9 October 2023

5 frugal tips for planning a spring wedding in Canberra

| Serina Bird
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glass slippers

Think outside the square to make your wedding both memorable and frugal. Photo: Serina Bird.

Weddings are on my mind. My stepdaughter is getting married soon after several years of engagement. With a mortgage and larger-than-budgeted-for building costs for their forever home, their wedding is on a budget. This month also marks five years since I remarried. Unsurprisingly, we chose a frugal wedding with a budget of $5000 (for 200 guests).

I’m passionate about making frugal weddings fashionable. I’ve seen too many people spend a fortune on weddings only to start their married life in debt. I’ve been to big, expensive weddings and small intimate nuptials. You might think that bigger is better, but honestly, the most sentimental weddings are those where the couple is clearly in love with one another. The most fun weddings are those that have created an inclusive atmosphere that ensures everyone feels welcome. It’s hard to get down on the dancefloor if you feel unwelcome or not quite posh enough.

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Sadly, too often, people aim for an Instagram-worthy wedding. Sneaky confession: I love watching reels of beautiful brides in ridiculously puffy and expensive gowns (think long trains, lots of lace and bling). I especially like the one where the bride arrives at the venue carried by balloons, seeming to flout any semblance of personal safety in the process. While beautiful and obviously staged, what is often missing in these images is their fiancé, their family – or even anyone else.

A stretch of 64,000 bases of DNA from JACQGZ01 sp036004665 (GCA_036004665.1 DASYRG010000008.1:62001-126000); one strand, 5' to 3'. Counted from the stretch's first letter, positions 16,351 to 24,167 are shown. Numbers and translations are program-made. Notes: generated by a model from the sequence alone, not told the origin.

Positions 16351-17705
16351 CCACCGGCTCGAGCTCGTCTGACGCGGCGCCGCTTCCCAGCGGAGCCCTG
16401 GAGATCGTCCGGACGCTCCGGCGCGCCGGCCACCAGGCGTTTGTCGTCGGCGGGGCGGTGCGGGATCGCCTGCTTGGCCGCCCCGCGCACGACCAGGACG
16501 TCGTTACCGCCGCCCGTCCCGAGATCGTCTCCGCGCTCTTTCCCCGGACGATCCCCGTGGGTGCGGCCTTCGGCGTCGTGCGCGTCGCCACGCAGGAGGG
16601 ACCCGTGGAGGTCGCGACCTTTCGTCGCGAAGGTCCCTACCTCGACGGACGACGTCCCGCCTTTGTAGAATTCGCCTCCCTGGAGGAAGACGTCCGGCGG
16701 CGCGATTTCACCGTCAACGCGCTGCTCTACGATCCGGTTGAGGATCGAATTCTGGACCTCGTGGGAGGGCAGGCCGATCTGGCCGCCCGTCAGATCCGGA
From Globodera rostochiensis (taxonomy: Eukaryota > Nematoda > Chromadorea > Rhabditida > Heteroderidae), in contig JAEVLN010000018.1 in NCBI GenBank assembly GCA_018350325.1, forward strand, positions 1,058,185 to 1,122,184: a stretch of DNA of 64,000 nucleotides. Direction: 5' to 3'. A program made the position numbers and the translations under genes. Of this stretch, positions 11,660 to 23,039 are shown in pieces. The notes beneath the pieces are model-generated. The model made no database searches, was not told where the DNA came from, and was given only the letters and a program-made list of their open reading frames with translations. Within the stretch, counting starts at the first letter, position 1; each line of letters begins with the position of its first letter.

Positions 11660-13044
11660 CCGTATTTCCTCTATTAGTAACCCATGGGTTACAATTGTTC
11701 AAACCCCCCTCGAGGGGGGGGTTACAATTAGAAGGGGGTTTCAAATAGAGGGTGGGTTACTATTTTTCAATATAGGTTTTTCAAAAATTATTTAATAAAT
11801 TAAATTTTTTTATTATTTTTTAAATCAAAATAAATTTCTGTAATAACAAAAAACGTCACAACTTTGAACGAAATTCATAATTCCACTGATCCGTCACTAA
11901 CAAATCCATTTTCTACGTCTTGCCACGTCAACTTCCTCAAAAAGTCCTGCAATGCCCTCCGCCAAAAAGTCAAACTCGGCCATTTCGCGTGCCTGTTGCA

And here’s the thing: a big and beautiful wedding does not equal a happy ever after. In fact, according to a 2014 study in the Social Science Research Network journal, couples who spend more than US$20,000 on their wedding are 3.5 times more likely to divorce than couples who had more modest weddings.

So what can you do if you, or someone you know, is getting married and is on a budget? Here are five frugal tips for planning a spring wedding in Canberra to ensure you tie the knot without breaking the bank.

1. Choose an outdoor venue

Luckily for us Ken Behrens, we are blessed to enjoy a naturally beautiful backdrop. There are many public parks and gardens that would be stunning for a ceremony or even a reception. Beautiful venues include the National Carillion, Lennox Gardens, Weston Park, Lake Ginninderra (eg Diddams Close), the National Botanical Gardens or the sunken gardens at Queanbeyan.

And with a dry forecast ahead of us, early spring is a good time for an outdoor wedding as the chances of rain are less than in the last few years. That said, it’s important to have a covered option as a backup, just in case.

2. Embrace DIY

One of the best ways to save on wedding expenses is to get creative with decorations. You can craft your own centrepieces, flower arrangements and even bonbonniere (that’s a fancy word for small gifts for guests). At our wedding, I got exceedingly crafty with crepe paper carnations and toyed with the idea of making bouquets from old books (it’s a thing). I also used large and small jars to hold LED lights and other things.

With more people embracing sustainability, wedding trends have moved beyond mass helium balloons in non-degradable foil and more towards making confetti from gum leaves and using retro lace curtains or tablecloths picked up from local op shops. The more rustic, the better.

Consider asking for help from crafty friends and family. For instance, one of my aunts loves doing caricatures and she designed some cheeky blackboard art for our wedding. You might even have a friend who loves making flowers or decorating cakes. You never know unless you ask.

white flower

Consider creating your own floral arrangements. Photo: Serina Bird.